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Fiona Jarvis

CEO , Blue Badge Style

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Style & disability should not be mutually exclusive

If you're disabled people assume your sense of style is no longer important e.g. disability equipment designers & manufacturers think we like 'grey' and purely functional design. They also assume we have no money to pay for premium products.

Smart, trendy places assume we don't want too visit so don't pay attention to disabled access & facilities. If they have them they are rarely shown on their websites

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  • Oct 18 2013: I think Lejan's comments are spot on!

    I do not think there is an assumption that a disabled person's style is no longer important. I think style is just not as big a driver as economy of scale, in which cost prices being driven down by the benefits of mass production. In a design intended for a disabled person, the expectation is that customization would be needed in excess of normal tailoring for a fit that satisfies the customer. Consequently, the quantity of units divided by style choices, might not offer as much return on investment for the manufacturers.

    There is another expectation that utility and safety would be more important than fashion, from a perception that anything done to somehow give the disabled person some means of overcoming the disability was more important than how it looked. There is also some legal risk concerns, although more in device design than fashion. Perhaps the assumption you mention about an expectation that disabled people have no money (or less to spend on fashion) is a similar mindset, although I am not sure how this assumption bears out statistically. Market folks would know these numbers though, and make decisions based on them.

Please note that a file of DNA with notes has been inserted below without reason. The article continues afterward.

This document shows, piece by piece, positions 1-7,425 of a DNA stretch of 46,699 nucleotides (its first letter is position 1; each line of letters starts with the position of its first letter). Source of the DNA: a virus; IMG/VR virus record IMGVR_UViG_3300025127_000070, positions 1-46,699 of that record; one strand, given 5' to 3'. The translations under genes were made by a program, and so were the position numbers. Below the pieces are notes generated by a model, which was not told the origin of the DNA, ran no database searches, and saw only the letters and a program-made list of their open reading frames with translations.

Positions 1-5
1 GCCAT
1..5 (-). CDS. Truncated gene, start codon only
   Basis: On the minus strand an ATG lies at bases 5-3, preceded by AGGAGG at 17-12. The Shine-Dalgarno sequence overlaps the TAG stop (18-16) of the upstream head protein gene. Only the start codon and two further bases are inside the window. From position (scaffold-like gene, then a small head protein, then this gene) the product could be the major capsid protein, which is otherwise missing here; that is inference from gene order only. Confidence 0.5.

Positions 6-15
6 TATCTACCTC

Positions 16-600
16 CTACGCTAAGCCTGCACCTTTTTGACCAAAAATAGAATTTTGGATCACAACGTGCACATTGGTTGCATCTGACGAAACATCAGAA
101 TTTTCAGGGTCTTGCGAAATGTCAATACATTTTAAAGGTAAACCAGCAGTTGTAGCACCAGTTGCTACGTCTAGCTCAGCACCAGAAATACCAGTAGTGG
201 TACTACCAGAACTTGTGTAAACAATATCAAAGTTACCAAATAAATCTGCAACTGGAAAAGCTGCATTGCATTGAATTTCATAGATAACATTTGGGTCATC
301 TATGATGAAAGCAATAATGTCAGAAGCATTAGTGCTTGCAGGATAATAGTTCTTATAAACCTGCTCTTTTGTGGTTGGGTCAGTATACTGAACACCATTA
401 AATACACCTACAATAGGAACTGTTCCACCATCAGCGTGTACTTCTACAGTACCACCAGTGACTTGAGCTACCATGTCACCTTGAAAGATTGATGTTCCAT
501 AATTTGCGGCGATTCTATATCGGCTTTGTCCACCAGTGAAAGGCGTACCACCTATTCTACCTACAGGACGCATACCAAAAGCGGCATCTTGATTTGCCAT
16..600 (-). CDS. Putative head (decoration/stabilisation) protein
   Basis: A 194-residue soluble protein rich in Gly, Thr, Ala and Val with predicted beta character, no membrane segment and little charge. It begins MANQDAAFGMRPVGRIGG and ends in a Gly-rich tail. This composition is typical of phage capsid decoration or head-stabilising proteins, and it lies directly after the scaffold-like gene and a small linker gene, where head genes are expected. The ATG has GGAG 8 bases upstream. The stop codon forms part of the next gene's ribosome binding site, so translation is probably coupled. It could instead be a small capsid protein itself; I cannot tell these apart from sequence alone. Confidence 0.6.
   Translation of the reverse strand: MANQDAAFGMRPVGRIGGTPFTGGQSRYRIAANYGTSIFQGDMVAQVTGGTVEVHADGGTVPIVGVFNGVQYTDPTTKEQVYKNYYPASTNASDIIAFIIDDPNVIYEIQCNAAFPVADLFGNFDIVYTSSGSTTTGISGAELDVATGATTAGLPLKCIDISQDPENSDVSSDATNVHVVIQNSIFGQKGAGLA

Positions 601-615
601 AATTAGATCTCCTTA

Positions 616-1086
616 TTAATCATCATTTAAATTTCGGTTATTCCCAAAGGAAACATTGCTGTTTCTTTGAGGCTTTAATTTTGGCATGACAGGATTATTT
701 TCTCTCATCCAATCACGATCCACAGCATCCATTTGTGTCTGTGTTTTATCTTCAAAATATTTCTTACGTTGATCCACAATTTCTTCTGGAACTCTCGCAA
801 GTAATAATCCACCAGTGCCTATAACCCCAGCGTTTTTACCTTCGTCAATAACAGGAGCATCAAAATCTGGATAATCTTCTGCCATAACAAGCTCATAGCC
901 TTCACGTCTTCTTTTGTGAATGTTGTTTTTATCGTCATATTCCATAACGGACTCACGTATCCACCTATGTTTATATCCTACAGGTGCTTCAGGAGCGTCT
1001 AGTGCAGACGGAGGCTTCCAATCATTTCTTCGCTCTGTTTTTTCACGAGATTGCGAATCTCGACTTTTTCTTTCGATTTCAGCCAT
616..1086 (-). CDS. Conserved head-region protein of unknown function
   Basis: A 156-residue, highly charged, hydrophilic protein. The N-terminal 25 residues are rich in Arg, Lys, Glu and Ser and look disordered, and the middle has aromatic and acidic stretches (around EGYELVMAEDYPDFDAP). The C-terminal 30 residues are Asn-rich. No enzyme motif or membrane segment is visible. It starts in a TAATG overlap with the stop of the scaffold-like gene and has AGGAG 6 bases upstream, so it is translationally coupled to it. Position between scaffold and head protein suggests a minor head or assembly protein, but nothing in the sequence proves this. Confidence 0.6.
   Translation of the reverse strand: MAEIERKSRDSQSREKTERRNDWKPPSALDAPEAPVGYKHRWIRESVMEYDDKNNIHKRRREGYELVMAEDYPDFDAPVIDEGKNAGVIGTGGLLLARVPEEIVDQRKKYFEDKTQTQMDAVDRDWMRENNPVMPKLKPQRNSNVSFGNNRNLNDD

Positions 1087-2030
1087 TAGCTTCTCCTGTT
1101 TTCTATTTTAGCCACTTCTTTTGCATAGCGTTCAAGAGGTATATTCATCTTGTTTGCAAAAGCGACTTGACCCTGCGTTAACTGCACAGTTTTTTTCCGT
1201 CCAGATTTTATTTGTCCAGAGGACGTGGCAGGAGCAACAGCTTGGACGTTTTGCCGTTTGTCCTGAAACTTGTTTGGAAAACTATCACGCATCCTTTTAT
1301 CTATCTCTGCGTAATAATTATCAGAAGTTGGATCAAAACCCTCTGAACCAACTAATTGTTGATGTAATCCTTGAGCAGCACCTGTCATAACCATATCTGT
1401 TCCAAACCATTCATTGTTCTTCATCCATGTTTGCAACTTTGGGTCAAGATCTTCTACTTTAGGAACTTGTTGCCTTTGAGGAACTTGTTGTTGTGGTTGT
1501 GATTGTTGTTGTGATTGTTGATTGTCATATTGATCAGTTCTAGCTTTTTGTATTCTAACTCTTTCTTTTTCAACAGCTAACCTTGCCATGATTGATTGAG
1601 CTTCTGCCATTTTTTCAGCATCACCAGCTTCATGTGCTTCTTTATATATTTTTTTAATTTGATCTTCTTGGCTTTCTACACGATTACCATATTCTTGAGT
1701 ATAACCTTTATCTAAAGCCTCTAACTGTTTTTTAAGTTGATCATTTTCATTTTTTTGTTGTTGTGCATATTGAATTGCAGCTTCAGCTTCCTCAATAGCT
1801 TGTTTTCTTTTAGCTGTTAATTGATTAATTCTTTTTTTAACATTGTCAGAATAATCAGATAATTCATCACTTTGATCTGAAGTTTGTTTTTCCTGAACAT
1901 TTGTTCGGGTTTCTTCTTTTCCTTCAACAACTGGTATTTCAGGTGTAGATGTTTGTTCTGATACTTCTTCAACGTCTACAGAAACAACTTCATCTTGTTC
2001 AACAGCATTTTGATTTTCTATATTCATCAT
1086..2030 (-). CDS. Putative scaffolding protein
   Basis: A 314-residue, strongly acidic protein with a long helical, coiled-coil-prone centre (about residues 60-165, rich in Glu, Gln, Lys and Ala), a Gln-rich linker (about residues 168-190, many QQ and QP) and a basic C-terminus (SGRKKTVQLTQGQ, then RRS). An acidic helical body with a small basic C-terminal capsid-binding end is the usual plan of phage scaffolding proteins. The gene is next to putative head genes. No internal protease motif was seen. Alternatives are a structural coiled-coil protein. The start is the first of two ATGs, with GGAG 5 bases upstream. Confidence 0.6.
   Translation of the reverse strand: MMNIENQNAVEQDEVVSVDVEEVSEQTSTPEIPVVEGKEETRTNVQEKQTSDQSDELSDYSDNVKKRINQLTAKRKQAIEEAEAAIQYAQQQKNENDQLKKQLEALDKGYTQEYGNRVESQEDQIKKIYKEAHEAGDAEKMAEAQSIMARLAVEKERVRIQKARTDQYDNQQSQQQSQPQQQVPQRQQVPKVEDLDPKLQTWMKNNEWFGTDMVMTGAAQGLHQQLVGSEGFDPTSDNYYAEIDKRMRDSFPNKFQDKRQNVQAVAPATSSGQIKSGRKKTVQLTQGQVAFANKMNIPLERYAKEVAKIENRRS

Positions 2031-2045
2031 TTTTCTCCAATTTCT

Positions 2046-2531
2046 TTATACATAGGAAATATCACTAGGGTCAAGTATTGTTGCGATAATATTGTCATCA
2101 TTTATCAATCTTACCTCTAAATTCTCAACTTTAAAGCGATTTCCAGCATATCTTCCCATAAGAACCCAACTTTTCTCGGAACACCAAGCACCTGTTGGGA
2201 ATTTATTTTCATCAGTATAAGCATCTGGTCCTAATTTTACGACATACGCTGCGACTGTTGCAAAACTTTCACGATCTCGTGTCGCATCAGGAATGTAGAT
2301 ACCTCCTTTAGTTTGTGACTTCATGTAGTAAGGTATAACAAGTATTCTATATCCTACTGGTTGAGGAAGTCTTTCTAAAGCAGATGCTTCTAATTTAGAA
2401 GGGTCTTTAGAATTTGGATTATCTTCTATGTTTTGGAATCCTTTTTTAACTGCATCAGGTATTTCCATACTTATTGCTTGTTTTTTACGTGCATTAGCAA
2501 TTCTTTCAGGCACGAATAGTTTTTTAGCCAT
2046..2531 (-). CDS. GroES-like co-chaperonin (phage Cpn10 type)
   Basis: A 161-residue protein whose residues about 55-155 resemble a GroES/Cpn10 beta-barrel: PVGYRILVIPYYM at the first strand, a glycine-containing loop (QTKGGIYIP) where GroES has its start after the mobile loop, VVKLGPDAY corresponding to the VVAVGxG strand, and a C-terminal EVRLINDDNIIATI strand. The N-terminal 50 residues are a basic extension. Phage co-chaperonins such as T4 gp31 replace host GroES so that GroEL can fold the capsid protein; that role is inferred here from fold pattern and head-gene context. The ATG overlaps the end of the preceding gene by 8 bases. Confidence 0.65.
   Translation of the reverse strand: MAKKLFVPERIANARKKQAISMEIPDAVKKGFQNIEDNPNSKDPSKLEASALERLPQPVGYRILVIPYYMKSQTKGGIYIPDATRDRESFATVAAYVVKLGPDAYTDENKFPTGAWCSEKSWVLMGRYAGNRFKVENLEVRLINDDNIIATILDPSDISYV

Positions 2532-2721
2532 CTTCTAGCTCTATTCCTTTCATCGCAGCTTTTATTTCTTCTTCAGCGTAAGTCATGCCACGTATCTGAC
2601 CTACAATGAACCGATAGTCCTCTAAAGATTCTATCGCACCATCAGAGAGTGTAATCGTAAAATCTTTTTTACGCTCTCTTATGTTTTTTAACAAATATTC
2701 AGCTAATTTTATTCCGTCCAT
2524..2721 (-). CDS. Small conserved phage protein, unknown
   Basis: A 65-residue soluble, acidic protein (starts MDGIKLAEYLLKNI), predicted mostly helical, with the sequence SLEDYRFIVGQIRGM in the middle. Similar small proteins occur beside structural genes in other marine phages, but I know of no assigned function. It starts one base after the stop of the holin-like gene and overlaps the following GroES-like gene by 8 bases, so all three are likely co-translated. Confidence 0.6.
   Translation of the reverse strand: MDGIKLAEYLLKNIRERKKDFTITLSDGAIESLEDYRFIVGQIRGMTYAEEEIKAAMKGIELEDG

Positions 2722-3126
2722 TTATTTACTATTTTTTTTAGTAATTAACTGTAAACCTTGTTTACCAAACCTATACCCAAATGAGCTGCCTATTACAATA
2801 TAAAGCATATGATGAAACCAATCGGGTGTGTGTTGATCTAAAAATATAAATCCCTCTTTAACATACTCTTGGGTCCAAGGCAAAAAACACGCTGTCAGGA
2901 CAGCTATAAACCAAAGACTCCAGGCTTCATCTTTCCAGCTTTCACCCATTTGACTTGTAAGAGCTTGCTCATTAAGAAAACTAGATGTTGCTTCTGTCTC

As Fritzie mentioned, there is a disabilities act dictating requirements for public facilities here in the US. Many lawsuits have evolved this document to its present form. While there is no substitute for equality in providing services, facilities, and goods for the disabled, perhaps the lack of access in the trendy shops in places where laws do not exist to demand such things could be a business opportunity for some smart marketing group. Maybe webcam fly-through, regular showings of merchandise at facilities that do have such facilities by a cooperative group of trendy shops, or advanced on-line personalization services could help the situation. If a reasonable business model could be developed, there may also be government support of the program.
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      Oct 22 2013: Re economies of scale I believe some disabled people will pay a premium price for a high quality brand/design/fashion item e.g. a crutch or stick or wheelchair. These are common requirements and can be customised at the moment. What I am saying is customisation is not enough, good design with safety is possible and fashion customisation should give more alternatives than there are at the moment.

      I suspect lack of choice is nothing to do with scale rather than they can earn money with the status quo! But people will pay a premium otherwise how do quality brands survive and prosper.

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